Everything you need to know about Net Neutrality

Lindsay Chestnut of Baltimore holds a sign that reads


Lindsay Chestnut of Baltimore holds a sign that reads "I like My Internet Like I Like my Country Free & Open" as she protests near the Federal Communications Commission (FCC), in Washington, Thursday, Dec. 14, 2017, where the FCC is scheduled to meet and vote on net neutrality. The vote scheduled today at the FCC, could usher in big changes in how Americans use the internet, a radical departure from more than a decade of federal oversight. (AP Photo/Carolyn Kaster)

“Net Neutrality” – the newly created term has been spreading around the U.S. like wildfire. People are talking about it, posting about it, and most importantly, voting about it. It’s an issue of huge significance, considering it deals with one of the things the population uses the most: the internet. Even though most people know the general premise of it, what exactly does it mean?

In its exact definition, Net Neutrality is “the principle that Internet service providers should enable access to all content and applications regardless of the source, and without favoring or blocking particular products or websites.” To put it into simpler terms, it’s basically giving everyone unfiltered access to every website – which is what we have now.

When going onto the world wide web, there are no restrictions as to what websites someone can go on. Also, besides the typical run-of-the-mill advertisements, there aren’t any certain websites being pushed upon internet users.

So, why is Net Neutrality being so widely talked about and debated?

In 2015, the Federal Communications Commission adopted the concept. Millions of people agreed with it, wanting to stay in control of their browser. On December 14th, 2017, a majority of Republicans in the FCC approved Aljit Pia’s (the board’s chairman’s) plan to reverse the rules for the first time in 2 years.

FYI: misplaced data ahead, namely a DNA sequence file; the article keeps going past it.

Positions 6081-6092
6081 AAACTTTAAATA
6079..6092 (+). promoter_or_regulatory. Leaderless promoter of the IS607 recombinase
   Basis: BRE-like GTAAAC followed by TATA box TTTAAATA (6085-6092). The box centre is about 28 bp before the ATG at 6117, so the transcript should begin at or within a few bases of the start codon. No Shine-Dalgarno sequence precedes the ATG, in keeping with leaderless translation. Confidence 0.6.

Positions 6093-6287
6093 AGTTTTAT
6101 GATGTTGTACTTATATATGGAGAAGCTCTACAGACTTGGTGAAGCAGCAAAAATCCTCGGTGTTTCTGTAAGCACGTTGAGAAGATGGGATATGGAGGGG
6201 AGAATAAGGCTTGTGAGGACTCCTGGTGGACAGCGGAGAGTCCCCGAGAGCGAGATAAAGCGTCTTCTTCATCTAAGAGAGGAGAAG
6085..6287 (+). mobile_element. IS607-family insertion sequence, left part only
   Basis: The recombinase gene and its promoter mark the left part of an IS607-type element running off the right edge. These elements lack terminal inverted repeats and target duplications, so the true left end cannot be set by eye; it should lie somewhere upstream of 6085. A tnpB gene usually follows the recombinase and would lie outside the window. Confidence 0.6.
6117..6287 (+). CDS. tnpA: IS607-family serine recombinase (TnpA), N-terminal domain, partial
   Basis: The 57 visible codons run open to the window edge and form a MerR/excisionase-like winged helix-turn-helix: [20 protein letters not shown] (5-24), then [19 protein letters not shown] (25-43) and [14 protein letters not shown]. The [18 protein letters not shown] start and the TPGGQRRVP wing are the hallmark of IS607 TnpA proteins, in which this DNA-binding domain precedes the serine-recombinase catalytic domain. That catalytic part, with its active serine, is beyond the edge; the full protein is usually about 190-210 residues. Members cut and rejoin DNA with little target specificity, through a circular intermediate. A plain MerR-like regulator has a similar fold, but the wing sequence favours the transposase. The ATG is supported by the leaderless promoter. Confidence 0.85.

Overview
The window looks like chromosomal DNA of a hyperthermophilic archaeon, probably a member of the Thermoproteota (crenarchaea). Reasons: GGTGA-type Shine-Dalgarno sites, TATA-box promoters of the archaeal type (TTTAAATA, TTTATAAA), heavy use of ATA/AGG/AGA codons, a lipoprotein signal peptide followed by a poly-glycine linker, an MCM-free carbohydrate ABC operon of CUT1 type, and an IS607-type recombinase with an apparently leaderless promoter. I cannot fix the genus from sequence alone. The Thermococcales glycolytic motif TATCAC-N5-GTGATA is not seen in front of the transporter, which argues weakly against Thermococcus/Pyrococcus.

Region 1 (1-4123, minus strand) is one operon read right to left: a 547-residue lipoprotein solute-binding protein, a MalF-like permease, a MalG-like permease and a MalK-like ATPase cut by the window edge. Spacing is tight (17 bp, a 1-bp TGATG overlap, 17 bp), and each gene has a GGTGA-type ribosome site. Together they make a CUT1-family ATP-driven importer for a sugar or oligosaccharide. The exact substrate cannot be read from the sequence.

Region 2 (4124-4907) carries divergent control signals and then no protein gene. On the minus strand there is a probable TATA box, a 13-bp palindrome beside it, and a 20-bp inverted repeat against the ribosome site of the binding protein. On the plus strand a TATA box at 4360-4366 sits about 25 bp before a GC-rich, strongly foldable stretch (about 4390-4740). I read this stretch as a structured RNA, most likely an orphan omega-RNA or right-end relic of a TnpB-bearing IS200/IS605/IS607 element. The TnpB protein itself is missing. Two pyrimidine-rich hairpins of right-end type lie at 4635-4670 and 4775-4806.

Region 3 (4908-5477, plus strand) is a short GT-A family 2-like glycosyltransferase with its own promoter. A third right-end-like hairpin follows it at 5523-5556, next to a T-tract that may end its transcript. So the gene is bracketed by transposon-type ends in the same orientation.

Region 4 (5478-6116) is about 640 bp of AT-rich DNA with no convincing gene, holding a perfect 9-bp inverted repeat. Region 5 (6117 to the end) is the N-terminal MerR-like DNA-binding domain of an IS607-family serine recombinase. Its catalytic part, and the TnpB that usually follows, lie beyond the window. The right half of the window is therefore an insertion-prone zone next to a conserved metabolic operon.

Net Neutrality’s reverse means that a person’s internet provider will call the shots on what websites their customers could use. There’s no real way to know what sites would be blocked, but it’s assumed that a majority of social media apps would be locked without additional payment. Essentially, companies such as Verizon and Sprint would make more money by charging people for the use of programs like Snapchat and Twitter, which are free for the time being. So, the motive behind the switch strongly has to do with internet companies wanting to be richer.

However, there’s a bigger concern than the loss of social media. Online content that relates to people who are LGBTQ+, people of color, people of different religions and political affiliations, etc. are sites that have a good chance of going away too. The programs being blocked strongly has to do with the opinions of the people running the internet companies.

It’s unsure to tell what exactly happens next, but in the meantime, there’s not much that the population can do to change what’s already been approved. Researching various internet providers can help predict which sites will be disappearing, so it’s a good idea to switch to a provider that agrees with your political views.

Additionally, there are multiple petitions going around against it, such as http://act.freepress.net/sign/internet_fcc_overturn_rod.

No matter your political affiliation or opinions regarding social rights, Net Neutrality will affect us all. Stay informed.